From different angles and in certain light, Smirnoff resembles Angelina Jolie one minute, Jennifer López the next; the fact that those two supernova icons are two of her biggest influences makes perfect sense. But the thing to take away from Karina Smirnoff is her determined, can-do attitude to any task before her, her burning desire to have children as soon as possible and her constant self-exploration.
Breaking it down, leaving Smirnoff’s presence there’s a little less light, a little less truth leaves the room with her. In a town known for a cacophony of celebrity BS, it’s downright shocking to sit down and hear the unvarnished truth from someone so well known. When I ask her the million-dollar question: is the perfectionist, driven, smart girl actually happy? Smirnoff answers the only way she knows how, completely honestly: “yes, almost—I’m almost happy.” Here’s hoping she gets there. She’s certainly put in the work.
As candid and loving and appealing as Karina Smirnoff is during our curl-up-on-the-sofa conversation, I find myself wishing I was sitting next to her on a midday JFK-LAX flight with several cocktails in front of us and nothing but sky—and gossipy truth—in front of us. Now that’s a conversation I would love to have. You would, too. Believe me.
Tell me about your childhood.
My mom is Russian and my dad is Greek and I was born in the Ukraine. As a single child, there were a lot of expectations thrust upon me. I always had to be the best at everything I tried—grades in school, dancing competitions—everything. Having no siblings made it tough for my parents, too. I don’t know how to do anything halfway.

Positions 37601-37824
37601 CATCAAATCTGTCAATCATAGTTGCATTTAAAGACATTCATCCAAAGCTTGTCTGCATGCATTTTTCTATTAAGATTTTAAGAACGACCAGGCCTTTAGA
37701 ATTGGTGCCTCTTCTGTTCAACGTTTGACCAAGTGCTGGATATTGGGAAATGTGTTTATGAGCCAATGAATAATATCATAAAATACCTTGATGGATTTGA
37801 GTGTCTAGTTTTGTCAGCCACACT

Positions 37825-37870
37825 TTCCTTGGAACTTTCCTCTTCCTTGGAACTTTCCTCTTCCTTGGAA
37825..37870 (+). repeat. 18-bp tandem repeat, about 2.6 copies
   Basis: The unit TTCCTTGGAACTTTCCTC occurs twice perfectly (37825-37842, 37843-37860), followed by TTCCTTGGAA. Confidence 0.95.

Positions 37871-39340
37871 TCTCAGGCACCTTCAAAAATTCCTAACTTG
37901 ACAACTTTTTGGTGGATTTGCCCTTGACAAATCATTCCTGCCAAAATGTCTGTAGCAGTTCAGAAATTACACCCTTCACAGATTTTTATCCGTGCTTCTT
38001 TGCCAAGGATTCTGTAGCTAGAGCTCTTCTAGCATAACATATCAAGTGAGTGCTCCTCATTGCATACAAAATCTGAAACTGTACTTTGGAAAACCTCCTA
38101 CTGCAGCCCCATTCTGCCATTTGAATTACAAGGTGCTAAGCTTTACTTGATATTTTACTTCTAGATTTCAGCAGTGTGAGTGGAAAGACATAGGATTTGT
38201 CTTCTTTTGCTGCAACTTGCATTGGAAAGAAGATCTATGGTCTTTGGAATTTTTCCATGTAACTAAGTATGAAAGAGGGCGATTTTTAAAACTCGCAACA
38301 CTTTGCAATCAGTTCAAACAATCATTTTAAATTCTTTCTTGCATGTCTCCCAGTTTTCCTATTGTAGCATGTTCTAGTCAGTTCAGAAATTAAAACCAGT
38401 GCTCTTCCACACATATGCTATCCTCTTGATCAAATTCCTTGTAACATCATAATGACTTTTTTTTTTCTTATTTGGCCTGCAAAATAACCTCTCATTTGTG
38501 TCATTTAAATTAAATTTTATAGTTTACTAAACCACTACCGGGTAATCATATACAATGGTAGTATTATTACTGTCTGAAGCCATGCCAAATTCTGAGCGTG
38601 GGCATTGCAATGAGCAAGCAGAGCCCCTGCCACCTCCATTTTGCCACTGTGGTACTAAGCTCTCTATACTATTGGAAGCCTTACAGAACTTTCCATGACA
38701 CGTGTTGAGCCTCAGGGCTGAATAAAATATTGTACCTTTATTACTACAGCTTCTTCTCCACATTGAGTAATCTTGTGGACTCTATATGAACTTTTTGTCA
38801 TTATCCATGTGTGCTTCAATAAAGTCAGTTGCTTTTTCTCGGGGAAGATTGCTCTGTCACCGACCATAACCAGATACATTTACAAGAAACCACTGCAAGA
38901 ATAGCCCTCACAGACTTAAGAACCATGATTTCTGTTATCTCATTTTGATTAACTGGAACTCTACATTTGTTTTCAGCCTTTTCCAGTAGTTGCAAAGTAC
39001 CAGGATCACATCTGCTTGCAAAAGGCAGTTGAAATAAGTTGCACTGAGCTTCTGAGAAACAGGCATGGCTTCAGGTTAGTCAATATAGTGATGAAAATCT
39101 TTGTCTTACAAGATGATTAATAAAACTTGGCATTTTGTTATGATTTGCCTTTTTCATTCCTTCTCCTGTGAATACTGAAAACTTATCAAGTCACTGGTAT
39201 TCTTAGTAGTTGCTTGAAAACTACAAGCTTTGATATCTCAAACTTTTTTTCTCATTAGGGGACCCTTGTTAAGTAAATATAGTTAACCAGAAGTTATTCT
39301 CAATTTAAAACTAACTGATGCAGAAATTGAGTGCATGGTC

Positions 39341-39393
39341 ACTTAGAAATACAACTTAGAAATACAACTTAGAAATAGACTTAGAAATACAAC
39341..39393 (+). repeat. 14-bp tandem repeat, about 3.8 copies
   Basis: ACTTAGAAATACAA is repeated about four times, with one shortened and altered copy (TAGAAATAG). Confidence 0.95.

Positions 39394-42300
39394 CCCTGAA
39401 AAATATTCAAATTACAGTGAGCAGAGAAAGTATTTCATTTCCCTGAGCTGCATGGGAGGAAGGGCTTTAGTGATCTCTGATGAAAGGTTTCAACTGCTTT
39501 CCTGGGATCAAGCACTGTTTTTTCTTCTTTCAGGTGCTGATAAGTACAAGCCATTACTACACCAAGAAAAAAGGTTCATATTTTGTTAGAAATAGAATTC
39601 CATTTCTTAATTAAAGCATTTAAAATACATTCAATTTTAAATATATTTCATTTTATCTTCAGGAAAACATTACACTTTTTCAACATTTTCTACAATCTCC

So the perfectionist in you was born.
At 14, you found yourself in the US and in New York City, no less.
I recently learned the reason we left Ukraine when I was 14 was because crime was spiraling and it became too dangerous for us to stay. When I arrived in the US, I was afraid to speak at all in school. Everything was so different. I would run home from school and try to learn English from watching television shows. Friends and Saved By The Bell were two shows I always watched.
So Jennifer Aniston and Mario López helped you learn English?
How did you manage a double major at Fordham University while pursuing dancing on the side?
My parents didn’t want dancing to be the sole focus of my life. So I pursued two degrees with the intention of attending law school when I graduated. So I danced and went to college at the same time. Crazy. I remember this guy from England approached me and I found out he was among the top five dancers in the world and he asked me to dance with him at a tryout. By then I knew this is what I wanted to do with my career. To be able to dance with Paul Killick is like winning the lottery, but my mom wasn’t happy at all. I went to London for a year and came back and graduated from Fordham. It was tough, but I kept my promise to my mom. Something I’m proud of.